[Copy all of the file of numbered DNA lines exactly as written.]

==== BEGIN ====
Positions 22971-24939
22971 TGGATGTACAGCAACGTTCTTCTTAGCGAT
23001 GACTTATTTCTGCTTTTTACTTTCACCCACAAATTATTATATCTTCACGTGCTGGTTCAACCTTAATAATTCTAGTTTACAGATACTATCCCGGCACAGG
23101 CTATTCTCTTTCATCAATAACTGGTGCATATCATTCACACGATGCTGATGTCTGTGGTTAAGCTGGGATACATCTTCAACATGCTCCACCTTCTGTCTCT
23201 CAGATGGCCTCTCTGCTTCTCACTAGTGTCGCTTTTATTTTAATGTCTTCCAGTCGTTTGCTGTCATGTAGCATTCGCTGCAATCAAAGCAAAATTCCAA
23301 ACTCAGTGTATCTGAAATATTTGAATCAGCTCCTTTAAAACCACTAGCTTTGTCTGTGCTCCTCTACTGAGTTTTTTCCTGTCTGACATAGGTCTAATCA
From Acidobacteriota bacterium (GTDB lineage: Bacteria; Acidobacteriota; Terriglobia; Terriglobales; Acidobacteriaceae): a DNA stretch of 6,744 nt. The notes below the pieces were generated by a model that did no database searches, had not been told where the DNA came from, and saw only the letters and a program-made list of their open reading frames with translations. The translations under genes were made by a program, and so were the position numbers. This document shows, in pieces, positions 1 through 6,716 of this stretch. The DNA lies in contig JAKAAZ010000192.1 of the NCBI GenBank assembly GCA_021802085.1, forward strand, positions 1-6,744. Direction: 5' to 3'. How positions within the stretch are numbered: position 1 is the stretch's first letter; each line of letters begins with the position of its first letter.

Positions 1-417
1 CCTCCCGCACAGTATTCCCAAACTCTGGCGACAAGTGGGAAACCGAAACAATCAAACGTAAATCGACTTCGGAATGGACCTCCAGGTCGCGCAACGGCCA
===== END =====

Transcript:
Positions 22971-24939
22971 TGGATGTACAGCAACGTTCTTCTTAGCGAT
23001 GACTTATTTCTGCTTTTTACTTTCACCCACAAATTATTATATCTTCACGTGCTGGTTCAACCTTAATAATTCTAGTTTACAGATACTATCCCGGCACAGG
23101 CTATTCTCTTTCATCAATAACTGGTGCATATCATTCACACGATGCTGATGTCTGTGGTTAAGCTGGGATACATCTTCAACATGCTCCACCTTCTGTCTCT
23201 CAGATGGCCTCTCTGCTTCTCACTAGTGTCGCTTTTATTTTAATGTCTTCCAGTCGTTTGCTGTCATGTAGCATTCGCTGCAATCAAAGCAAAATTCCAA
23301 ACTCAGTGTATCTGAAATATTTGAATCAGCTCCTTTAAAACCACTAGCTTTGTCTGTGCTCCTCTACTGAGTTTTTTCCTGTCTGACATAGGTCTAATCA
From Acidobacteriota bacterium (GTDB lineage: Bacteria; Acidobacteriota; Terriglobia; Terriglobales; Acidobacteriaceae): a DNA stretch of 6,744 nt. The notes below the pieces were generated by a model that did no database searches, had not been told where the DNA came from, and saw only the letters and a program-made list of their open reading frames with translations. The translations under genes were made by a program, and so were the position numbers. This document shows, in pieces, positions 1 through 6,716 of this stretch. The DNA lies in contig JAKAAZ010000192.1 of the NCBI GenBank assembly GCA_021802085.1, forward strand, positions 1-6,744. Direction: 5' to 3'. How positions within the stretch are numbered: position 1 is the stretch's first letter; each line of letters begins with the position of its first letter.

Positions 1-417
1 CCTCCCGCACAGTATTCCCAAACTCTGGCGACAAGTGGGAAACCGAAACAATCAAACGTAAATCGACTTCGGAATGGACCTCCAGGTCGCGCAACGGCCA